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Pharmacogenetic Testing May Change Psychiatric Treatments for ADHD, Depression

Pharmacogenetic Testing May Change Psychiatric Treatments for ADHD, Depression

Prescribing medications has long been a trial-and-error approach for nearly any medication you could take. That’s been especially true in psychiatry, where there are dozens of medications that could be prescribed for common mental health concerns, such as anxiety, depression and attention deficit hyperactivity disorder (ADHD).

What if doctors had a better idea ahead of time which medications may work better for you than others, based upon your unique biology and biochemical makeup? They could then make prescribing decisions with a lot more knowledge, finding you a medication that would have a higher chance of working the first time.

This process is called pharmacogenetic testing — and it’s time is fast approaching.

Pharmacogenetic testing is the process of examining a person’s unique genetic structure to help determine what medication will metabolize best within that person’s system. The idea of personalized medicine like this has been around since the 1950s. But it hasn’t been until very recently that such genetic testing became inexpensive enough to make it within reach to millions.

Today, if you go into your doctor and say, “Hey doc, I’m depressed,” she’ll run through the list of symptoms of depression and determine if you actually meet the diagnostic criteria for depression. After some additional questioning and a discussion about your treatment plan, she may decide to prescribe you an antidepressant. She’ll typically choose that antidepressant from a list of more than a dozen different varieties, largely based upon her own professional experience in prescribing these different antidepressants.

Will It Work For Me?

Your symptoms are a part of the equation, but they won’t answer the most important question you should have when being prescribed an antidepressant — will it work for me?

Because research shows that after your first antidepressant prescription, less than 1 in 5 people will experience a positive effect from that medication. That means the vast majority of folks — 4 out of 5 — will experience no or little relief from their depressive symptoms.

That’s because medications today are largely prescribed randomly, with little regard to your biochemical and genetic makeup. This means that what works for someone else may very well not work for you. In short, it’s a pretty horribly random way to practice medicine.

Pharmacogenetic Testing to the Rescue

Pharmacogenetic testing can help us practice better medicine by having at least some idea about what medications may have potentially a great impact on your biochemistry.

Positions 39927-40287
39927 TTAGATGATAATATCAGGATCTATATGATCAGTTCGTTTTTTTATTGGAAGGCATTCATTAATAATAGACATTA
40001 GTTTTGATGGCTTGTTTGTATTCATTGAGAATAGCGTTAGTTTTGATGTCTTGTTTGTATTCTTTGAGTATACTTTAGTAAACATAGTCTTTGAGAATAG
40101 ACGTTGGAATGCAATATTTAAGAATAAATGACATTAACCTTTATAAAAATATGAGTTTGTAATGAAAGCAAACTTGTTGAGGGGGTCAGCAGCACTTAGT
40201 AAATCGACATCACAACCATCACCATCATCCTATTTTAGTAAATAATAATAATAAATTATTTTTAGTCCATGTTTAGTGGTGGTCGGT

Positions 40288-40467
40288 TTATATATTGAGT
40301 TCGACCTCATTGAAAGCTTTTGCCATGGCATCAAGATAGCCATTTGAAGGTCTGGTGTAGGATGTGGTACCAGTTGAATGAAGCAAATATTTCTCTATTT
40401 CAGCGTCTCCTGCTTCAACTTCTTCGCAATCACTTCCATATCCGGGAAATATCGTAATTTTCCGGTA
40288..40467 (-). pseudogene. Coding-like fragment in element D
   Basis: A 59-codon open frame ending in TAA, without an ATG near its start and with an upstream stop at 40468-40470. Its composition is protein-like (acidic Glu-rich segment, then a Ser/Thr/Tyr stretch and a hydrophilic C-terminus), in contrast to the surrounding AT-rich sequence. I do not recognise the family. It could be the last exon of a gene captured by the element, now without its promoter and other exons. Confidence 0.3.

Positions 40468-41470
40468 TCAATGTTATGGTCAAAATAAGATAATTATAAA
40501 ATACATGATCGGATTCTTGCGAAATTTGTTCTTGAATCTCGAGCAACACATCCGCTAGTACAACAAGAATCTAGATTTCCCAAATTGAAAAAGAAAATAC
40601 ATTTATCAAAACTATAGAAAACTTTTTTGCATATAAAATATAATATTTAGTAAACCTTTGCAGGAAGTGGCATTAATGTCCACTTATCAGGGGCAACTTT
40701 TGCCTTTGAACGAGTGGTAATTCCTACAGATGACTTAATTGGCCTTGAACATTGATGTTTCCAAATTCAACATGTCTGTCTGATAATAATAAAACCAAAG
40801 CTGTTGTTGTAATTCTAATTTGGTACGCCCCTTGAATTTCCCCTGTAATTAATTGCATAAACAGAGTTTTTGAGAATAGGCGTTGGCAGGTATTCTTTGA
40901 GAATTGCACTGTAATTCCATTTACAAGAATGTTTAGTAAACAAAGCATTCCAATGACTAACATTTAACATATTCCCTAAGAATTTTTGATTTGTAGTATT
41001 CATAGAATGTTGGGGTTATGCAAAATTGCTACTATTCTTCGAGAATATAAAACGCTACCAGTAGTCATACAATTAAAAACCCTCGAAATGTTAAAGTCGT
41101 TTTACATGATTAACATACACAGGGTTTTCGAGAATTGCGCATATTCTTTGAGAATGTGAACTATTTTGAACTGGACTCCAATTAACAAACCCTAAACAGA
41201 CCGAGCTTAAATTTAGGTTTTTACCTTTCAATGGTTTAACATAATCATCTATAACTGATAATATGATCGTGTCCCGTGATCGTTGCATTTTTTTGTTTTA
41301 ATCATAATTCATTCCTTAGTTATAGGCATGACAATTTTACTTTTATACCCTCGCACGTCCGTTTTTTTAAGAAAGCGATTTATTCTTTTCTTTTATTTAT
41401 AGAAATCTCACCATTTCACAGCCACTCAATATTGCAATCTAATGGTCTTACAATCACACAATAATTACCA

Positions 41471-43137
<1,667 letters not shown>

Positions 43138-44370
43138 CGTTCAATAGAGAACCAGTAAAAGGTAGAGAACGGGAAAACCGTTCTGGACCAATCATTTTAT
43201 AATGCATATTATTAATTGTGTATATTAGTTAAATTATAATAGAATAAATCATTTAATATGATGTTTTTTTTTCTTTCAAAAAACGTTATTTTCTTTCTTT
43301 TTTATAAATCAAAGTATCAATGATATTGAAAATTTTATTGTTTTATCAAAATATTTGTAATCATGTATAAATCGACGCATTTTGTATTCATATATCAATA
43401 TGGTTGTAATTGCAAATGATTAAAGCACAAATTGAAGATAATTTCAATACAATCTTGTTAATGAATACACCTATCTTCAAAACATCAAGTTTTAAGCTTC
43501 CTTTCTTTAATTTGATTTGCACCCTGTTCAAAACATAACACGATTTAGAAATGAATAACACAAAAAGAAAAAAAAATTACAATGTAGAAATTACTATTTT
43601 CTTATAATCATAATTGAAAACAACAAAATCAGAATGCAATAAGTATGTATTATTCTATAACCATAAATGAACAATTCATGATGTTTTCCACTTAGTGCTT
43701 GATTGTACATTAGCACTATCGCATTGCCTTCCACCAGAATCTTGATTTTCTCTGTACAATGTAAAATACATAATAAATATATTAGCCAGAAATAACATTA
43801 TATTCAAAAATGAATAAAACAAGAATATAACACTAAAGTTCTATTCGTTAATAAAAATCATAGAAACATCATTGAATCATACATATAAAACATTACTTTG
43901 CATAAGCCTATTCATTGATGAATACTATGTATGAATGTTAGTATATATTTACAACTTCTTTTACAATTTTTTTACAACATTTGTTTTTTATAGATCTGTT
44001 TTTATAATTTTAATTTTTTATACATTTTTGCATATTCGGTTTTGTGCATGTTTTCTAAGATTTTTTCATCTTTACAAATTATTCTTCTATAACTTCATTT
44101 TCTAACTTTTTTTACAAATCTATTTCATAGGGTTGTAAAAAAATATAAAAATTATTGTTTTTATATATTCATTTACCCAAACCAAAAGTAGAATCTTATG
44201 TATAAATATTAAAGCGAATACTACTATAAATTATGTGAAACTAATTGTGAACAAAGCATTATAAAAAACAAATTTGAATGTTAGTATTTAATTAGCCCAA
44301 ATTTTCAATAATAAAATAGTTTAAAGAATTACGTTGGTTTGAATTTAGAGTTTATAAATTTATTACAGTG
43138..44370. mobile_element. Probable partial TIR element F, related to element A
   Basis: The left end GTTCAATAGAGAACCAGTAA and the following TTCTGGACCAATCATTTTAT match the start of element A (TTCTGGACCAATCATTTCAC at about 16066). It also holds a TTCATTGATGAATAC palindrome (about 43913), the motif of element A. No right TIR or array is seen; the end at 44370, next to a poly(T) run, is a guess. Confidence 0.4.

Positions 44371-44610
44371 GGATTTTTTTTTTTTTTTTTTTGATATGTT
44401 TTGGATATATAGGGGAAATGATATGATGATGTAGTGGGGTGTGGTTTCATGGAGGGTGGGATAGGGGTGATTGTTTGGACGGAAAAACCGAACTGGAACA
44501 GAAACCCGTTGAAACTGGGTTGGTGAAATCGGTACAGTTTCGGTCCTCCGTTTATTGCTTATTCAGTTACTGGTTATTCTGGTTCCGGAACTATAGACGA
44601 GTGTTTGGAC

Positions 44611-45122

There are at least two pharmacogenetic tests for ADHD. One is by a company called Harmonyx that just became available, and another is available from AssureRx. Some hospital systems, such as Duke, also can do in-house testing in their own labs. These kinds of tests usually cost less than $100 (paid out of your own pocket, typically), and will return a list of drugs, in order of their likely effectiveness for a given condition. AssureRx also offers a similar test for people with depression.

This area is still in its infancy, however. Pharmacogenetic testing is not a cure-all, and it won’t guarantee that even if you try the first medication at the top of your personal list, it will work and be effective for your ADHD or depression symptoms (other disorders will be forthcoming in future years).

But it’s an exciting development in the world of personalized medicine and improving the effectiveness of our existing treatments.

Pharmacogenetic Testing May Change Psychiatric Treatments for ADHD, Depression


John M. Grohol, Psy.D.

Dr. John Grohol is the founder and Editor-in-Chief of Psych Central. He is a psychologist, author, researcher, and expert in mental health online, and has been writing about online behavior, mental health and psychology issues since 1995. Dr. Grohol has a Master's degree and doctorate in clinical psychology from Nova Southeastern University. Dr. Grohol sits on the editorial board of the journal Computers in Human Behavior and is a founding board member of the Society for Participatory Medicine. You can learn more about Dr. John Grohol here.


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APA Reference
Grohol, J. (2018). Pharmacogenetic Testing May Change Psychiatric Treatments for ADHD, Depression. Psych Central. Retrieved on August 22, 2019, from https://psychcentral.com/blog/pharmacogenetic-testing-may-change-psychiatric-treatments-for-adhd-depression/
Scientifically Reviewed
Last updated: 8 Jul 2018
Last reviewed: By a member of our scientific advisory board on 8 Jul 2018
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